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The NRO conducts an aggressive and controversial polygraph program to screen employees and job applicants for security clearances.

The National Reconnaissance Office (NRO) reported that during polygraphs, it had 366 confessions ranging from crimes to inappropriate personal behavior in fiscal year 2011. However, local law enforcement agencies aren't always told so they can investigate.

For instance, a former California substitute teacher who agreed to a polygraph test so he could get a national security clearance with the NRO admitted in 2010 to molesting a girl who was his student at the time. According to McClatchy Newspapers, the police department and school district in Escondido, Calif., where the man once worked never were notified of the 2005 incident involving a third grader.

The Pentagon has told NRO it doesn't have the authority to ask directly about crimes during its polygraph screenings. It's supposed to directly ask only about national security issues such as spying and terrorism. Yet the agency compelled a job applicant in January to confess to stealing lipstick and smoking pot once when she was a teenager, documents show. Adding to questions about the agency's practices, the 35-year-old woman already had gone through a polygraph in 2010 aimed at the national security issues the agency is permitted to ask about.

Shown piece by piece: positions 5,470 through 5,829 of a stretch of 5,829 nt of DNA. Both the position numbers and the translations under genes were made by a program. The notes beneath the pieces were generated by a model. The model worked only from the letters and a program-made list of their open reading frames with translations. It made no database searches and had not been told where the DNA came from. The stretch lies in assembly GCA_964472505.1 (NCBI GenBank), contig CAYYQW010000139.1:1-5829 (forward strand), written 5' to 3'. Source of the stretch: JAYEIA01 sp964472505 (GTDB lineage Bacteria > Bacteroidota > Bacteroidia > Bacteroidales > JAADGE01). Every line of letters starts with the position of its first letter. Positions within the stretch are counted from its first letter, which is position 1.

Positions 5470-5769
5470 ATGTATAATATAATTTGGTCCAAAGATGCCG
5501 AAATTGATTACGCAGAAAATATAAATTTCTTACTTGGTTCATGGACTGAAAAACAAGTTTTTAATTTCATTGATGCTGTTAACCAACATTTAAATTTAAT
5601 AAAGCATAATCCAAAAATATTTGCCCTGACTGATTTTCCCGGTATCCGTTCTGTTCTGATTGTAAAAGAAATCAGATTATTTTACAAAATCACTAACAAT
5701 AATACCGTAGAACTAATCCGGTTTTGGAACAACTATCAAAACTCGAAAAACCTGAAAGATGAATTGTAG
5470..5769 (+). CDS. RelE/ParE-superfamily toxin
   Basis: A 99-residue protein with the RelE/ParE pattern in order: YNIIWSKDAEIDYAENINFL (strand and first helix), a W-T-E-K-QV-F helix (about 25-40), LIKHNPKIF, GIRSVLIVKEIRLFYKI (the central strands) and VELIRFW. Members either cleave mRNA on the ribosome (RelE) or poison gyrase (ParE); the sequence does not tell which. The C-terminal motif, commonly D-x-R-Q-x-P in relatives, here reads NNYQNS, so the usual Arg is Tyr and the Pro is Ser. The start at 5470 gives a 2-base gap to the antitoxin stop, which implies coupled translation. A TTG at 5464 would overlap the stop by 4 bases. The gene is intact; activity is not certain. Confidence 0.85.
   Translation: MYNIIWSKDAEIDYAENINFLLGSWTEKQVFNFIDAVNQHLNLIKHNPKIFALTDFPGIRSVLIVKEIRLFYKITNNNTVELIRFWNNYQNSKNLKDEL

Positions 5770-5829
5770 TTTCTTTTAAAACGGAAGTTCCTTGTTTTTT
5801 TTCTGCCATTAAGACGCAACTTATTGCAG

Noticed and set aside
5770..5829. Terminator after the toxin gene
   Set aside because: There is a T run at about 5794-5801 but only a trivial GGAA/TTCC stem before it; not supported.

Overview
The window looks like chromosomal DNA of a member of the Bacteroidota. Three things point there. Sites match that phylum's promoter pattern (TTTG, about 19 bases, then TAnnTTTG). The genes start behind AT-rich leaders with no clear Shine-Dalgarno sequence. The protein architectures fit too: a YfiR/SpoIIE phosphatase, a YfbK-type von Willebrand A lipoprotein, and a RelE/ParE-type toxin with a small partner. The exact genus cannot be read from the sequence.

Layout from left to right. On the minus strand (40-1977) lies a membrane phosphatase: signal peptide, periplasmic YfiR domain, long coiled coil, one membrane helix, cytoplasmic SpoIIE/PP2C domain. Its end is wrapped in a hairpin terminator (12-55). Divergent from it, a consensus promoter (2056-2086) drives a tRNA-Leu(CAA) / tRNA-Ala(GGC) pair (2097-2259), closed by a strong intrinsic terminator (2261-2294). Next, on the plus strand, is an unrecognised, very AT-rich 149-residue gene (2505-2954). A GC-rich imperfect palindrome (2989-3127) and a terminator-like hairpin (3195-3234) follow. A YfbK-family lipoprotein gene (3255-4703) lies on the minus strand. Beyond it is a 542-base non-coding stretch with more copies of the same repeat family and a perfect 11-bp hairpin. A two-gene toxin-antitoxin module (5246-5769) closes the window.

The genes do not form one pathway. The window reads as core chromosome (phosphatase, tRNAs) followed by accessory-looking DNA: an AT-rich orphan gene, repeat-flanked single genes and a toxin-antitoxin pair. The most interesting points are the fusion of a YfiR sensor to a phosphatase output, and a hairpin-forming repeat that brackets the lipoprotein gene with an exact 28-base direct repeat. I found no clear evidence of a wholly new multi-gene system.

The National Security Agency, which along with the CIA is allowed to directly ask questions about criminal conduct in polygraph tests, is known for being aggressive about referring molestation and child pornography cases to local and state officials.

Read the full McClatchy report in the Anchorage Daily News.

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